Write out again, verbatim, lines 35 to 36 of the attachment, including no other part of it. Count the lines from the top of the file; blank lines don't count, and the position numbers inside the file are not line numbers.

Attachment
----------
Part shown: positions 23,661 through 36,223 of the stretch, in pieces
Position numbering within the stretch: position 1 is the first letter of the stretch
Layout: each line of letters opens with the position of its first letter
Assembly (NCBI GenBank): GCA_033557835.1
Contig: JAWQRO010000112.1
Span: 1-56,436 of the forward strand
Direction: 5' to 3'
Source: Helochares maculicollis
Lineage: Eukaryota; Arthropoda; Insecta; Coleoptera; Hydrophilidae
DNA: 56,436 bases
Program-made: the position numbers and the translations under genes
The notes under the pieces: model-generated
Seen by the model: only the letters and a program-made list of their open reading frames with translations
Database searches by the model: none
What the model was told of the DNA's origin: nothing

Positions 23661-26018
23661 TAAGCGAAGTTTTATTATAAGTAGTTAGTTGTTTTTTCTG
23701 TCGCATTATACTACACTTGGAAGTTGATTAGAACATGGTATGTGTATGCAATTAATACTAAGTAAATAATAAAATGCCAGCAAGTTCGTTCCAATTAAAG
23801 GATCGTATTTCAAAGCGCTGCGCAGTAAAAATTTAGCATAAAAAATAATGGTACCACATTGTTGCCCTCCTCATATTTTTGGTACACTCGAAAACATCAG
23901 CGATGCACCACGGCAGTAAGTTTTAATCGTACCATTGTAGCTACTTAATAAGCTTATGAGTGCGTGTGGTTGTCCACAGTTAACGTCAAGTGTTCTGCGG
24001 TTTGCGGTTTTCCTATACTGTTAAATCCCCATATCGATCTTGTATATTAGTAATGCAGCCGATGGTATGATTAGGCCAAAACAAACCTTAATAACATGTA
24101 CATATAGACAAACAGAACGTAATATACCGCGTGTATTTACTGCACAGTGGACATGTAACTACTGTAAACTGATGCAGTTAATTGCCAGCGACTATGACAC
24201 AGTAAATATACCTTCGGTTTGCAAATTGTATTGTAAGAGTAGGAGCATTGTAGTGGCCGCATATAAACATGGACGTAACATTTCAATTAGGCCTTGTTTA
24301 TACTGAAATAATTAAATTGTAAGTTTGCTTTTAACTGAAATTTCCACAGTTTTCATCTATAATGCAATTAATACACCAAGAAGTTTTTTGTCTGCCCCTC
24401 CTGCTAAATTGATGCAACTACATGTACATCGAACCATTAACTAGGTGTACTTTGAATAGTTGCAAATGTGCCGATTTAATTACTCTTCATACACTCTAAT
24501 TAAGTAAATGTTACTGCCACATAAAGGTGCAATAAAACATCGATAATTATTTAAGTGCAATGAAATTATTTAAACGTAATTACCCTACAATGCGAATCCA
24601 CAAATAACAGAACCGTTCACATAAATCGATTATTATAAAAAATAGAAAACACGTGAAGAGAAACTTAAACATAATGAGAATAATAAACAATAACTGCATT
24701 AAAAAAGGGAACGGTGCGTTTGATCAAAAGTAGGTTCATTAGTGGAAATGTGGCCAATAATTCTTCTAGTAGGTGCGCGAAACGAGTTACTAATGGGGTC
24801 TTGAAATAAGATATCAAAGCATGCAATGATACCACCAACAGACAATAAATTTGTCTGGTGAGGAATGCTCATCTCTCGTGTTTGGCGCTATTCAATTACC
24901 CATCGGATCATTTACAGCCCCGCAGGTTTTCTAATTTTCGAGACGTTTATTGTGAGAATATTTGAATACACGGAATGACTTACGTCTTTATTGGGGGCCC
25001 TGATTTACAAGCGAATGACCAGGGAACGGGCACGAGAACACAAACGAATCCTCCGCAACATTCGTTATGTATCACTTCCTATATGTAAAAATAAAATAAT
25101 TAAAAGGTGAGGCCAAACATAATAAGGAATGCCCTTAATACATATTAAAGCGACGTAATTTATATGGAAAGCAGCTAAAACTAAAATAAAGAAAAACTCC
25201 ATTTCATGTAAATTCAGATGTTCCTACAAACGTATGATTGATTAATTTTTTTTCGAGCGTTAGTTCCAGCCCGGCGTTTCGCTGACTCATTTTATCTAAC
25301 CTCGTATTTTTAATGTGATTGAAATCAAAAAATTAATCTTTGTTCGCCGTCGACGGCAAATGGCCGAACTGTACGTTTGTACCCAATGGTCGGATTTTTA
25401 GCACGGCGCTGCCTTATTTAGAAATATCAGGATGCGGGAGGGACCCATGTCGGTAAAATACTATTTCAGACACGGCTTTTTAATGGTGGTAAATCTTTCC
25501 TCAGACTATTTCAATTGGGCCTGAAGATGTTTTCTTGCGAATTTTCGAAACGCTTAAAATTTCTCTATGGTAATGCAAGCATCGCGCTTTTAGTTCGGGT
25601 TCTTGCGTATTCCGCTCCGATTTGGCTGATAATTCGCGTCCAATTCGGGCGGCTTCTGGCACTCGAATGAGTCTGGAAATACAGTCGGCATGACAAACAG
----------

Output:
25401 GCACGGCGCTGCCTTATTTAGAAATATCAGGATGCGGGAGGGACCCATGTCGGTAAAATACTATTTCAGACACGGCTTTTTAATGGTGGTAAATCTTTCC
25501 TCAGACTATTTCAATTGGGCCTGAAGATGTTTTCTTGCGAATTTTCGAAACGCTTAAAATTTCTCTATGGTAATGCAAGCATCGCGCTTTTAGTTCGGGT